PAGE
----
We all know the age-old question, “If a tree falls in the middle of the forest, does it make any noise?” What is really being asked is this, “If something happens and a person does not see it, did it really happen?” Many days, this is a question that is unconsciously dancing in the back of my mind. As a wife and mom, many things I do are not observed by other people.
If no one sees my work, did I really do anything all day? And does it matter if I metaphorically “fall down” if no one witnesses it? The answer is a resounding YES in God’s eyes!
Even if no one is taking notice, we still have an audience of one.
Our culture presents a great temptation to constantly perform for others. The increased use of social media in the last few years has only heightened it. Everyone wants to stand out, be noticed, speak up, and have a voice. If we fade into the crowd, get overlooked, are ignored, or are silenced, we become discouraged and begin to believe that whatever we are doing must not matter. However, in God’s economy, the exact opposite is true.
All throughout Scripture, God shows favor on the unnoticed one. He uses the meek or common to make an extraordinary impact.
One of the greatest examples is the contrast set up between King Saul and King David. When Saul is first described, it is in comparison to other men. “There was not a more handsome person than he among the children of Israel. From his shoulders upward, he was taller than any of the people” (1 Sam 9:2). Saul was a man that others noticed. However, in regard to his heart before God, Samuel describes it as rebellious and stubborn and declares, “because you have rejected the word of the Lord, He also has rejected you from being king” (1 Sam 15:23).
Saul received the praise of men, but was rejected by God.
In contrast, when God chooses David to be king, he is lowly in comparison to his brothers. The fact that God had to instruct Samuel to “not look at his appearance or at his physical stature” (1 Sam 16:7) reveals that David might not have been too impressive in those categories. On the stage among peers, David might have been overlooked.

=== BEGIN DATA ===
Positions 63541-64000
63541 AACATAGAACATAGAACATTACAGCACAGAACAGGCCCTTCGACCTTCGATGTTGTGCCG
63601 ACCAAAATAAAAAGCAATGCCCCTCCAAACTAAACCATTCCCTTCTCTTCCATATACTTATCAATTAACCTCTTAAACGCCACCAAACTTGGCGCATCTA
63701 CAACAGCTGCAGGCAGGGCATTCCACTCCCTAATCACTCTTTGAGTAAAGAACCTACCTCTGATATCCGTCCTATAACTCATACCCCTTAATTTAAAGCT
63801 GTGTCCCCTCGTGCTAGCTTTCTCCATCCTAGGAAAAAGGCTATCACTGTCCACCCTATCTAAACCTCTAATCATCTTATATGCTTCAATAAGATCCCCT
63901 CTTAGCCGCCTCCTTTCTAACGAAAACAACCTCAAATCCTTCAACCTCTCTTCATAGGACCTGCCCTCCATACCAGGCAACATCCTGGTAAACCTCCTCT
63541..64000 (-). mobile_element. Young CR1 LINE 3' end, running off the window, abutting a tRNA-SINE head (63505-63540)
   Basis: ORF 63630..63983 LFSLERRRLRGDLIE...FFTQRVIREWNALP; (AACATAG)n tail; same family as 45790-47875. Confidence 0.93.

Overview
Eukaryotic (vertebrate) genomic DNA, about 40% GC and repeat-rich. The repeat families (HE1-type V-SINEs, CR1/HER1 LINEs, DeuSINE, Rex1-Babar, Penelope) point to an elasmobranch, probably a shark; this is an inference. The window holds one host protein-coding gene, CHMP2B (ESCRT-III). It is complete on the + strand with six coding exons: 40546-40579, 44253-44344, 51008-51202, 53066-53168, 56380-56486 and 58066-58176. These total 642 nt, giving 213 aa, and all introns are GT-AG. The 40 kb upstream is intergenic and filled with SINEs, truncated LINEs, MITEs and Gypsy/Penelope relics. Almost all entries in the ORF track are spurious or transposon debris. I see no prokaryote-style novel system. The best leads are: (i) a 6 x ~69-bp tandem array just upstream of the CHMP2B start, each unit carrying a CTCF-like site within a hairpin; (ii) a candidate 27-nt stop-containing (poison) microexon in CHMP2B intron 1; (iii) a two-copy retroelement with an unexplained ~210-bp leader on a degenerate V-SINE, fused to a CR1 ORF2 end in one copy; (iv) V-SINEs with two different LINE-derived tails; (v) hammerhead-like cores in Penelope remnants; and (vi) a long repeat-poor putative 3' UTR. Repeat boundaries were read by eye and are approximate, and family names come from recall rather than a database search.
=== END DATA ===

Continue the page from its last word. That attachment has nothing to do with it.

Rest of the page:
However, God is an audience of one, and he notices the heart and takes heed of actions and attitudes that go completely unnoticed by others.
David wrote many of the Psalms from the inside of a cave as he ran and hid from Saul. No one was there to hear his words. It was only him crying out to God. Alone. Now, let’s use the proverbial question at the beginning of this article, “If David cried out in a cave alone in the wilderness, did anyone hear him?” According to scripture, the answer is YES God heard him. God heard him and thought that David’s raw emotions and words were so powerful that He saw it fit to place them in Scripture as a testimony for all eternity of how we too can cry out to God in the deepest and darkest places.
In college, I had the privilege of studying under Dr. Les Hughes who is now the pastor of Highview Baptist Church in Louisville, KY. He wrote a book called, The Sound of God’s Applause that has been very powerful in my life and in the life of my husband. In one of his chapters, he asks several questions that encourage the reader to reflect on the question “Am I seeking the approval of people?” As I have read through those questions many times, I am constantly convicted about how much stock I put in other’s opinions of me.
I have found that, as my desire to please others increases, my concern over pleasing God decreases. As I put more and more stock in what others know of me, I put less and less importance on how God deeply knows me.
Even if no one else sees the work or deeds that I do, God sees.
Even deeper, He sees the attitude of my heart. I want to learn to truly serve others, expecting nothing in return. I desire to be content in doing good deeds, not for the applause of men, but for the pleasure of my Father. It does not matter if no one else takes notice; it is God’s applause that I crave.